The instrument will help British scientists in fields such as advanced materials and power generation, and is expected to lead to breakthroughs benefiting health and the environment.
The £3.7million Nion Hermes Scanning Transmission Electron Microscope, to be sited at a laboratory in Daresbury, near Warrington, allows researchers to identify atoms and observe the strength of the bonds between them.
This is expected to improve understanding of their electronic properties when in bulk and how they may perform when used.
Minister for universities, science and cities, Greg Clark, said: “The UK is a world leader in the development and application of Stem (Scanning Transition Electron Microscope) techniques, and this new super-powerful microscope will ensure we remain world-class.
“From developing new materials for space travel to creating a better, cheaper treatment for anaemia, this new super-powerful microscope lets UK scientists examine how materials behave at a level a million times smaller than a human hair.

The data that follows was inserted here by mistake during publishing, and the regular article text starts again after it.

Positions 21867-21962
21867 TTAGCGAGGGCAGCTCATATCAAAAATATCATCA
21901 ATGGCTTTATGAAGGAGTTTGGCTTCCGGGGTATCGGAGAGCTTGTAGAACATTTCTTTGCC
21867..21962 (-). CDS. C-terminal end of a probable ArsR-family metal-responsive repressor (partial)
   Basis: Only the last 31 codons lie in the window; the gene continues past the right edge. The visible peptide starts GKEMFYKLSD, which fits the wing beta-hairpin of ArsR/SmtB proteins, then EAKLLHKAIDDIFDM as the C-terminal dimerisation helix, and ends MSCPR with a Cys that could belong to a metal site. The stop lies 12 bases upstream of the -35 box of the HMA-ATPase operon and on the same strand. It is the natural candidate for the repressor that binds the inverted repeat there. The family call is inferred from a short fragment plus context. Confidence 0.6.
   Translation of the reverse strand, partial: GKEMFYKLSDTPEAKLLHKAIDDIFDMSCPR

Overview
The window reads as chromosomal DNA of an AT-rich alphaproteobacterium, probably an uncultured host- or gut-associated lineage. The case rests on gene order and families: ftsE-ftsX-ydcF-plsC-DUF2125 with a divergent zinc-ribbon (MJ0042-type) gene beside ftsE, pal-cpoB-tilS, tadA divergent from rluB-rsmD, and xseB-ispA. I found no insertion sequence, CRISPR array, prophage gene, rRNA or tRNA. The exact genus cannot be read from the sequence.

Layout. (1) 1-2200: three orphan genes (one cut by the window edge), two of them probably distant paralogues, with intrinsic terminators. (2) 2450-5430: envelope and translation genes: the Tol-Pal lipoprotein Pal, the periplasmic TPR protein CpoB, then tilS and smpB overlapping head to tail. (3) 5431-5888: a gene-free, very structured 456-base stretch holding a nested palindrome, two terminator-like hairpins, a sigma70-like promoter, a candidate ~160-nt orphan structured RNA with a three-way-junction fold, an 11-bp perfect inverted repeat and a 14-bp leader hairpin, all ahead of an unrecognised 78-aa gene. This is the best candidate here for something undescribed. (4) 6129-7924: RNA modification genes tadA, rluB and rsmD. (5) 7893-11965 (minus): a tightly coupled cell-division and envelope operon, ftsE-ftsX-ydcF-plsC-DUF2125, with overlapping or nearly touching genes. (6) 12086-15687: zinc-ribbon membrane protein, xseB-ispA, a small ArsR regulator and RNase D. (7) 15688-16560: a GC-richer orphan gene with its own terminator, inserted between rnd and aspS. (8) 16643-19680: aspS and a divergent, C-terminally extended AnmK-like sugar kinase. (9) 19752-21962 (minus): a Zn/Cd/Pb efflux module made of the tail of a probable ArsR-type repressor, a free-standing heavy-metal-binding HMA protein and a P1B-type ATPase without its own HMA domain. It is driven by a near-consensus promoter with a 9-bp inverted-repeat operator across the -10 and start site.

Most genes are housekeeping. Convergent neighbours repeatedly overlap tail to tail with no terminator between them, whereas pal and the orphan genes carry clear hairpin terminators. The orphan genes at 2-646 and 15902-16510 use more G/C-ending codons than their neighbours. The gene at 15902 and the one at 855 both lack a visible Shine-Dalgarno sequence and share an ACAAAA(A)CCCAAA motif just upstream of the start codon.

“This exciting research will help lead to breakthroughs that will benefit not only our health but the environment too.”
ESPRC chief executive Professor Philip Nelson said: “This EPSRC investment in state-of-the-art equipment is an investment in UK science and engineering.
“It will give scientists access to a tool that can delve into the heart of materials, discoveries made using this microscope will aid research and lead to innovations that benefit society and our economy.
“The EPSRC SuperStem facility at Daresbury has already delivered us new knowledge and applications and this new equipment will continue that pedigree.”